The Court of Appeal recently heard a rare case about estate
rentcharges, a subject which seldom comes before the courts.
A rentcharge is a periodic payment charged on land other than rent
payable under a lease or interest. Nineteenth century developers
often imposed rentcharges to provide them with a continuing income
after the plots on the development had been sold. The Rentcharges
Act 1977 prohibited the creation of any new rentcharges of that
type but the Act permits "estate rentcharges". An estate
rentcharge is a rentcharge created to enable the "rent
owner" (that is the person to whom the rentcharge is paid) to
enforce the performance of covenants by purchasers of the land, or
to collect service charges from them.
Positive covenants, such as an obligation to erect a fence or
maintain a road or to contribute towards shared maintenance costs,
are not normally enforceable against purchasers of freehold
property (as opposed to the person who originally entered into the
covenant). An estate rentcharge is one way of circumventing that
rule. It works by giving the rent owner a right of entry, that is a
right to take possession of the property, if the covenant is not
complied with. A rentcharge is therefore a very effective mechanism
but it is seldom used in practice because the right of entry is
seen as disproportionate and likely to be unacceptable to
A rentcharge of more than a nominal amount is only permitted by
the Rentcharges Act if it is a reasonable payment for the
performance by the rent owner of covenants for the provision of
services, carrying out of maintenance or repairs, effecting
insurance or making any payment for the benefit of the land
affected by the rentcharge or for the benefit of that and other
land. The recent case, Smith Brothers Farms Ltd v The Canwell
Estate Company Ltd  EWCA Civ 237, concerned the meaning
of that provision.
The case concerned a rentcharge used to collect contributions
towards the cost of maintaining private estate roads. Smith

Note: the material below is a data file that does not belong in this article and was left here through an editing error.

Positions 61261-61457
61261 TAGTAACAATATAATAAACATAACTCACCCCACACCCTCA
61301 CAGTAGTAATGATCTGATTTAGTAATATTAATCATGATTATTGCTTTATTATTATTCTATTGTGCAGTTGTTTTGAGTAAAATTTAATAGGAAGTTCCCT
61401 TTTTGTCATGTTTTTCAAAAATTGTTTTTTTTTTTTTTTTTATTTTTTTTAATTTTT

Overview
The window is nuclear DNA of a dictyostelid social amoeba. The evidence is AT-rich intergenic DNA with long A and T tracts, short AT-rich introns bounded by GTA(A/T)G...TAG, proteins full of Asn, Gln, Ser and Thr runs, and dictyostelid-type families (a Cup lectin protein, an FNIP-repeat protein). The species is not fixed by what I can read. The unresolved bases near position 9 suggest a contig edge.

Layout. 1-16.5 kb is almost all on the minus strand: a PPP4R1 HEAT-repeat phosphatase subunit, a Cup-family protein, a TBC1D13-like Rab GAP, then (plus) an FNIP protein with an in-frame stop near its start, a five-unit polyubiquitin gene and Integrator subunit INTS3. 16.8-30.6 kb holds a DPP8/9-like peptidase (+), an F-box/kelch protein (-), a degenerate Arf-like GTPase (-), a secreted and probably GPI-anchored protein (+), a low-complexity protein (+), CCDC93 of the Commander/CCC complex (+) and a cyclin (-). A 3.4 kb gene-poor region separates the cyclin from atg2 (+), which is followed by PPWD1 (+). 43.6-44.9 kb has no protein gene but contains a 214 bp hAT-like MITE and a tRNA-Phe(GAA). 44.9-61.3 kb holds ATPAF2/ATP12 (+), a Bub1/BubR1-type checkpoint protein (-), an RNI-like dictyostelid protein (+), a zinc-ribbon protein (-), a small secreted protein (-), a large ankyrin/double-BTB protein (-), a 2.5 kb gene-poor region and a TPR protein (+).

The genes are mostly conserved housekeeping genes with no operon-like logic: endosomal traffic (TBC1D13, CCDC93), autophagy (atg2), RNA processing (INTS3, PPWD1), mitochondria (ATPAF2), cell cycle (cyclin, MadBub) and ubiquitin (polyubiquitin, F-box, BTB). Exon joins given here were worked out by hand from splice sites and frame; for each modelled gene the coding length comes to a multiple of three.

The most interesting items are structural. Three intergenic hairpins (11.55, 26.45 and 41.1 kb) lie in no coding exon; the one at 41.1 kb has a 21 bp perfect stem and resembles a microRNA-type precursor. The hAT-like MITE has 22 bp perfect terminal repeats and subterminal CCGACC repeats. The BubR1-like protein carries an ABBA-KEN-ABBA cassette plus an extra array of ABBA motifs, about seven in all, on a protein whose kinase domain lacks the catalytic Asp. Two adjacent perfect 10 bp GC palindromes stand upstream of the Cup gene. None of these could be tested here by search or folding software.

Brothers owned land on the estate and were required to pay both a
fixed contribution towards the cost of maintaining the estate roads
and also ninety per cent of the cost of maintaining a road over
which they had a right of way. They argued that the rentcharge was
void because it was of more than a nominal amount and it was not a
reasonable payment because it was unreasonable to have to
contribute towards the maintenance of roads over which they had no
right of way.
The Court of Appeal upheld the validity of the rentcharge. The
court explained that the services were provided for the benefit of
the estate as a whole and did not need to benefit the
landowner's land directly. To be valid under the Act, the
rentcharge could relate to a covenant for the benefit of both the
land affected by the rentcharge and other land. As long as the
rentcharge was created for the legitimate purpose of contributing
to the cost of the performance of a covenant for the benefit of the
landowner's land, then it would be valid from the outset
once and for all. It would not cease to be valid if the amount
calculated from time to time was not reasonable, but the rentcharge
could not be used to recover a particular payment which was not
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